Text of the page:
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Thread: Oops, darn it...

  1. #2721
    BC12D-4-85's Avatar
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    ^^^^N927AP http://www.kathrynsreport.com/2022/0...an-n927ap.html

    Picture from Army National Guard with tide coming in?

    Gary
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    Last edited by BC12D-4-85; 05-18-2022 at 12:28 PM.

  2. #2722
    mvivion's Avatar
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    Quote Originally Posted by 55-PA18A View Post
    .

    Heidi ?
    Theres definitely only one Heidi!

    MTV
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  3. #2723
    55-PA18A's Avatar
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    I'll bet the surrounding area was a blue cloud of smoke filled with Swiss-accented swear words !!

  4. #2724

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    Terrible news from the Mayday Stol event.

    http://waynedailynews.com/local-news/mayday-stol-friday-event-canceled-due-to-on-site-incident/

  5. #2725
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  6. #2726

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    I have no idea what happened, but I’ll say it anyway- these ridiculous STOL drag things or whatever they are need to go...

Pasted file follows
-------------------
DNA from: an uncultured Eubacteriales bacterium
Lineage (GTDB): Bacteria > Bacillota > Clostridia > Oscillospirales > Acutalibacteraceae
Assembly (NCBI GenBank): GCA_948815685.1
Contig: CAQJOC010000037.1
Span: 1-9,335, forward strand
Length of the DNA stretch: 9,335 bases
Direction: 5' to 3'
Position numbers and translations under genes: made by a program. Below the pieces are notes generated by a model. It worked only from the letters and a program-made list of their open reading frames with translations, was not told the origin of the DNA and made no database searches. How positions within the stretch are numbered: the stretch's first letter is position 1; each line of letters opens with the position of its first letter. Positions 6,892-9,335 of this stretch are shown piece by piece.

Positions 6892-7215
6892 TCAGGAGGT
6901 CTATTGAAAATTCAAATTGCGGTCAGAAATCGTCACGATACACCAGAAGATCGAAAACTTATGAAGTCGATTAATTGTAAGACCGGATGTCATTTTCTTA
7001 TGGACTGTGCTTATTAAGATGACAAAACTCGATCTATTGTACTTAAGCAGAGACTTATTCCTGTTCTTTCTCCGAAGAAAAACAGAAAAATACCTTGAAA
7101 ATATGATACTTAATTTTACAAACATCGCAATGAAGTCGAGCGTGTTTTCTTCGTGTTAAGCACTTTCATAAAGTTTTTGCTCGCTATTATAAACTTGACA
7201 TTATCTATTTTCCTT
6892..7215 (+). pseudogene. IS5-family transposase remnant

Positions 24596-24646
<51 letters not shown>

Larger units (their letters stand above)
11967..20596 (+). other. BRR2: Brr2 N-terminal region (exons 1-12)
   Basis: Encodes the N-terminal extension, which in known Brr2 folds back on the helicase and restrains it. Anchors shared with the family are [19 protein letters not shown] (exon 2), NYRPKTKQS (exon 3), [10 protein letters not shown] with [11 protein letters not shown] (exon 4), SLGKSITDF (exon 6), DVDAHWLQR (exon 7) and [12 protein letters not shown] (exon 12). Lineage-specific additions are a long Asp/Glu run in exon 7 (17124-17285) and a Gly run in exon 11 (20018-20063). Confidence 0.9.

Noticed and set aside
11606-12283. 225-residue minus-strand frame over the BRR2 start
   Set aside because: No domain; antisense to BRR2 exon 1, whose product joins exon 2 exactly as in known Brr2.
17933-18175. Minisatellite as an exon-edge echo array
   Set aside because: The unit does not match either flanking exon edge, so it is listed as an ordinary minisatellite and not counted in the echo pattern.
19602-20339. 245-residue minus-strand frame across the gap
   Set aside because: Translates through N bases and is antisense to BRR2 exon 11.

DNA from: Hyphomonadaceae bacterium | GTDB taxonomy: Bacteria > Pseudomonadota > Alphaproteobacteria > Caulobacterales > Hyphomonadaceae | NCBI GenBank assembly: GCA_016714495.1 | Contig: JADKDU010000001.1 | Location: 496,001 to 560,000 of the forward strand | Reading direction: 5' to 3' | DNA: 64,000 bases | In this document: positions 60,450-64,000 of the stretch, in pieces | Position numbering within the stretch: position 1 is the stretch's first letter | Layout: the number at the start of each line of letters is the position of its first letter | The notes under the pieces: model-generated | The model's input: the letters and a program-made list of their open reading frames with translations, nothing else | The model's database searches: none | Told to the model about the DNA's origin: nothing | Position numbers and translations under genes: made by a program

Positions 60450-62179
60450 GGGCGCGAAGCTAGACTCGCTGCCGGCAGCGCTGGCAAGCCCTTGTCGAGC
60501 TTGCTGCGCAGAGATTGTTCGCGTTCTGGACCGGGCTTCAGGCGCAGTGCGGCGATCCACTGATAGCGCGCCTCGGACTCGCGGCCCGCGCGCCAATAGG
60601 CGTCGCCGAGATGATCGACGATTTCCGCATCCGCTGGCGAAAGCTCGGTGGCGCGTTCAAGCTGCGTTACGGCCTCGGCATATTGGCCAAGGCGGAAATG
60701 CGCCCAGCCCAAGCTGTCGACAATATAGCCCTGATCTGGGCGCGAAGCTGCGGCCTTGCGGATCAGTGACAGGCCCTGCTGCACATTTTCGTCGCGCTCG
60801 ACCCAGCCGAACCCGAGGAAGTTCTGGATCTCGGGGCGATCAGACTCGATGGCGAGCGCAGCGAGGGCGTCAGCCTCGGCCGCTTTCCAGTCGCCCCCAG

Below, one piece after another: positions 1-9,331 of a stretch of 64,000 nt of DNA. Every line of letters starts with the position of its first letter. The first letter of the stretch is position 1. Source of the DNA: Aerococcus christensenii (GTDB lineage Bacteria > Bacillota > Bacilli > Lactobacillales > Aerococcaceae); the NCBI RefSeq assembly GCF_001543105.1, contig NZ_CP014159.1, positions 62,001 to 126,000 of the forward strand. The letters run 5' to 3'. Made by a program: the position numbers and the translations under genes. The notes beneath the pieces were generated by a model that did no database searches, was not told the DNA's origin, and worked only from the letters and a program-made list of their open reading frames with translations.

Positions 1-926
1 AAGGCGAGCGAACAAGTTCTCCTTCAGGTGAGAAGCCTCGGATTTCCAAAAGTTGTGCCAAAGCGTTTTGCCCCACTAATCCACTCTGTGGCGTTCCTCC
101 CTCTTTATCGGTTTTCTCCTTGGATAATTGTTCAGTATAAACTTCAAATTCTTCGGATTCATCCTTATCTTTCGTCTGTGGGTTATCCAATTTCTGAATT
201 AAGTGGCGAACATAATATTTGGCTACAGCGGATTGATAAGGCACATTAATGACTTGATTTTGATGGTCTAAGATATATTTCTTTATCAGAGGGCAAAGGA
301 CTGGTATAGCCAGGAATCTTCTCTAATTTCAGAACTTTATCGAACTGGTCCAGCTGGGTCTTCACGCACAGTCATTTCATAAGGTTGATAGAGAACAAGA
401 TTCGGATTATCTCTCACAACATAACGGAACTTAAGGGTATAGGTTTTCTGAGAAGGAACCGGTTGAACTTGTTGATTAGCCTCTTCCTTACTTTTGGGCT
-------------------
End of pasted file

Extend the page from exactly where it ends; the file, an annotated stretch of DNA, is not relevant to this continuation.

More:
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  7. #2727
    Utah-Jay's Avatar
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    Not much info coming out of the STOL accident. Any more news?

  8. #2728

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    Quote Originally Posted by Utah-Jay View Post
    Not much info coming out of the STOL accident. Any more news?
    I read a Facebook post from a fellow that said he saw the accident. He said that the winds were too strong for STOL drag, so a decision was made to do a regular STOL competition. The accident pilot appeared to stall/spin on final, he did not survive.

  9. #2729
    Steve Pierce's Avatar
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    Word I got was he got to close to the airplane in front of him, slowed down to give himself spacing and stalled and spun. From experience I tend to give the guy in front of me a lot a room. Might stem from the mid-air I was in which was propagated by two airplanes getting to close to each other on short final while in trail.
    Steve Pierce

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  10. #2730
    Steve Pierce's Avatar